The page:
The plus/minus stat remains unique to hockey, an exploitable but generally accepted measurement of a skater’s defensive worth.
It’s an aggregate of the number of times a player is on the ice when his team scores either at even-strength or shorthanded, versus the amount his side concedes while at equal numbers or on the power play. For instance, Chicago’s Brent Seabrook was rated -4 on Monday night because he was defensively irresponsible. On two occasions, his errors led directly to opposition goals, while on the pair he made mental errors. He’s never been ursinely negative.
That would fall to Minus The Bear, one of those Seattle bands no one knows is from Seattle. (A class including Jimi Hendrix and Queensryche.) For nearly a decade, they’ve existed on indie rock’s uncomfortable prog-rock fringe, a place even today’s more adventurous Web radio programmers don’t venture lest someone think they’re playing Yes. Yet MTB trudge onward, collecting 6 and 7-rated album reviews from gunshy writers and acquiring fans who like to work out their fingers and track rhythmic meter while listening.
Granted, this year’s Omni (Dangerbird) put both followers and newcomers off balance. The easy answer is because it’s a pop album with bedroom eyes, but that doesn’t do the musicianship justice. Based primarily on synths with clear ’80s overtones (see “My Time”), it’s a sometimes awkward marriage of classic-rock riffage and funk lite. “Dayglow Vista Rd.” revisits early emo’s stomp, “Into The Mirror” shoehorns a guitar workout in, and on more than one occasion the spector of So Peter Gabriel hovers. Minus The Bear have a catalog full of transitional efforts, though this is the kind of polarizing album that has supporters calling it “natural” while detractors lament it being too much, too soon. If only there were a stat for it. (Thursday@Vic with Tim Kasher and Rah Rah.)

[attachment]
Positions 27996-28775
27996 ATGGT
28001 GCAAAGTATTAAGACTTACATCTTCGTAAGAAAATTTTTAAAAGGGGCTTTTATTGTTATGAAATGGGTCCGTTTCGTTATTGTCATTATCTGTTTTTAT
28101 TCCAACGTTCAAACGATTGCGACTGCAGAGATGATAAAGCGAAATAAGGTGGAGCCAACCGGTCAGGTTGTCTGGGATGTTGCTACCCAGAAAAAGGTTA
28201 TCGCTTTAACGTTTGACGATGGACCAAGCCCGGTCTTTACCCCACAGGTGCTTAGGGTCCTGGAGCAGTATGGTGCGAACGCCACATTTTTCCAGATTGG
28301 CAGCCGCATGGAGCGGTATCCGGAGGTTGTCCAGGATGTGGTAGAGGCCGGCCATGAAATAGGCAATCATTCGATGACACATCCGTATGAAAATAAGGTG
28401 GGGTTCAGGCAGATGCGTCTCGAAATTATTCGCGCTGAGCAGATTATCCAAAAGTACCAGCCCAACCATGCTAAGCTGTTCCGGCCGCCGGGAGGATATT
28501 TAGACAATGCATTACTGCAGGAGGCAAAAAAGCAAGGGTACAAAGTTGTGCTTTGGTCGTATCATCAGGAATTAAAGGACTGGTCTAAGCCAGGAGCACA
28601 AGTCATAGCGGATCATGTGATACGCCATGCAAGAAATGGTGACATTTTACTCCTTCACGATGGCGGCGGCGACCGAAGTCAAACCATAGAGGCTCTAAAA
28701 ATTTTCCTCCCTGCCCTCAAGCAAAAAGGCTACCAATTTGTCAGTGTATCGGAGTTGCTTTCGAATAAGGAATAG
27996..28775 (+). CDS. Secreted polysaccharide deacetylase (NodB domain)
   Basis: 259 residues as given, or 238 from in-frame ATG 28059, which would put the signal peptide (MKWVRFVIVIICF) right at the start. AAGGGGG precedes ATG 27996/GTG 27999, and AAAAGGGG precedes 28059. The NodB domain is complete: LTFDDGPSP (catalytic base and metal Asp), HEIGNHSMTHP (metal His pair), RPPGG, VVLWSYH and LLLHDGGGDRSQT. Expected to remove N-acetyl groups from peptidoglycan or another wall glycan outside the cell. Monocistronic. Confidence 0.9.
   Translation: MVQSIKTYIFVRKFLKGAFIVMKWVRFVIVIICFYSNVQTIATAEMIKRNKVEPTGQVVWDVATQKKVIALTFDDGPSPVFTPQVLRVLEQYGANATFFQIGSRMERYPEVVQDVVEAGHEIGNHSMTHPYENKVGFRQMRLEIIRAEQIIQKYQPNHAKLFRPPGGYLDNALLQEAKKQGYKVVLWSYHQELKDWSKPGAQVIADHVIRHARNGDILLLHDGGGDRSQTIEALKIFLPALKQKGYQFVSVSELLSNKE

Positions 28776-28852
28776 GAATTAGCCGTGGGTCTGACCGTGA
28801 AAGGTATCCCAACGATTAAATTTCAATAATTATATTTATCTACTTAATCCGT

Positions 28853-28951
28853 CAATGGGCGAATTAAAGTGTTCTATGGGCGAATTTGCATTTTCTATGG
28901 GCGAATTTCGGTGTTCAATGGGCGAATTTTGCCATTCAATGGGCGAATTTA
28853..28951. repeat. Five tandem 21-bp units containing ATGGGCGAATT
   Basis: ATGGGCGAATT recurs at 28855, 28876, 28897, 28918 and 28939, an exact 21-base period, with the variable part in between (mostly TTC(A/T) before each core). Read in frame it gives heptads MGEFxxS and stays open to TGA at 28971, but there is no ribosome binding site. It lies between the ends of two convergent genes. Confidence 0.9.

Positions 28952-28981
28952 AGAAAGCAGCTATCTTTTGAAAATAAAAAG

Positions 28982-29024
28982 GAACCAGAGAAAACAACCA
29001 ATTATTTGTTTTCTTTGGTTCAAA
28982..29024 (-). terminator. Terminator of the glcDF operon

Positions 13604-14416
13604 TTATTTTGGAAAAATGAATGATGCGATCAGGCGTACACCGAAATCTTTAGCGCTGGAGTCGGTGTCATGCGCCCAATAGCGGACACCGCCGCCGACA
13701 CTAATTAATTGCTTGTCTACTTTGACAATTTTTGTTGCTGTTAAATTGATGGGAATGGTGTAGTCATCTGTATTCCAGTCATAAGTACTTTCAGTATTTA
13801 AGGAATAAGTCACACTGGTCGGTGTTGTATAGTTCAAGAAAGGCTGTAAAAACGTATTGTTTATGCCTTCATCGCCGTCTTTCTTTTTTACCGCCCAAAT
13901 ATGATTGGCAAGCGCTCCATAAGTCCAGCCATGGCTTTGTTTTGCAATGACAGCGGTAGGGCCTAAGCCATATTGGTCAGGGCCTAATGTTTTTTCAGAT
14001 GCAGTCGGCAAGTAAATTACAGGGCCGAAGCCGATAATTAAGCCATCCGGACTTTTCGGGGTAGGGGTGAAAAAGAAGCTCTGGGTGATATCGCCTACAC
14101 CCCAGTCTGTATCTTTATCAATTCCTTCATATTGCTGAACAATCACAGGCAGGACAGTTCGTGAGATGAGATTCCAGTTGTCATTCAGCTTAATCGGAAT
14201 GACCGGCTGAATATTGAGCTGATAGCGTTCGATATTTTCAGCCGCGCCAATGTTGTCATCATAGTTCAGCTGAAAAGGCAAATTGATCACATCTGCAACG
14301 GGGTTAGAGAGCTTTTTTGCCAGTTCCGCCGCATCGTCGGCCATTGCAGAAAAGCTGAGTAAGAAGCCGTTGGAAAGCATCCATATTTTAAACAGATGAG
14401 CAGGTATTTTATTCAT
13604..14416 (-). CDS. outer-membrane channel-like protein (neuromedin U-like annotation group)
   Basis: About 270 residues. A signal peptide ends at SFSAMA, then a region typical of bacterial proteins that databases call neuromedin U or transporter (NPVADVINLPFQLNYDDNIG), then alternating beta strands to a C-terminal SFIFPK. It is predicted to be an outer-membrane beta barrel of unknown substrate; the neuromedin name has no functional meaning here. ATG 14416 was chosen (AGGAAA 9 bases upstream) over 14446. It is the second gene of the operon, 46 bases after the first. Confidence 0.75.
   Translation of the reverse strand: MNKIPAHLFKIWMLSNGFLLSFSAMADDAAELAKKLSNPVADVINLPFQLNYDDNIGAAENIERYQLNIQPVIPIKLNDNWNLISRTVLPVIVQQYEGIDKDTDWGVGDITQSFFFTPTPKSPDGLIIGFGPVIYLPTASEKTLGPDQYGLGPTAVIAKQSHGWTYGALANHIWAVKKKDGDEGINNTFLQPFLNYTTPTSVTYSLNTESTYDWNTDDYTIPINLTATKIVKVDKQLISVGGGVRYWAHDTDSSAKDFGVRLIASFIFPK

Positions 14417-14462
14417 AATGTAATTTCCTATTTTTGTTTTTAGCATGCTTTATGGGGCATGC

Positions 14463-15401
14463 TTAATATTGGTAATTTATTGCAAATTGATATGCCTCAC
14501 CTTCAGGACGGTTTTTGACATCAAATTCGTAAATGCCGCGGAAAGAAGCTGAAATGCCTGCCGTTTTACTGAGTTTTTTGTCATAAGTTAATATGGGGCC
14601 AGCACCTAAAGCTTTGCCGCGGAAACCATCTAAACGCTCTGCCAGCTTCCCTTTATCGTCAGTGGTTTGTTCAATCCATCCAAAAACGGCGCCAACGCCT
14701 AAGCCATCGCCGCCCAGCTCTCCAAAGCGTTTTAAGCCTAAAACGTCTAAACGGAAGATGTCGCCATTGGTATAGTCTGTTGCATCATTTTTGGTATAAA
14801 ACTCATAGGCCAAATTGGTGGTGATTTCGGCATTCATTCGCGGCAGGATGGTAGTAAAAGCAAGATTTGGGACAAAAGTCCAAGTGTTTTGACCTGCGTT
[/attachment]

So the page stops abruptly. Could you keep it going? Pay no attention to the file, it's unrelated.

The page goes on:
Tonight marks the beginning of Andrew Bird’s becoming-annual three-night church stint. Continuing through Friday night, the Gezelligheid Concerts will not be a showcase for the recently issued Useless Creatures (Fat Possum) but mostly instrumental violin pieces inspired by childhood experiences playing Handel’s “Messiah.” Useless Creatures originally came only with collectors’ editions of 2009’s Noble Beast and features Glenn Kotche and Todd Sickafoose. (Wednesday through Friday@Fourth Presbyterian Church with Jeff Parker.)
– Steve Forstneger
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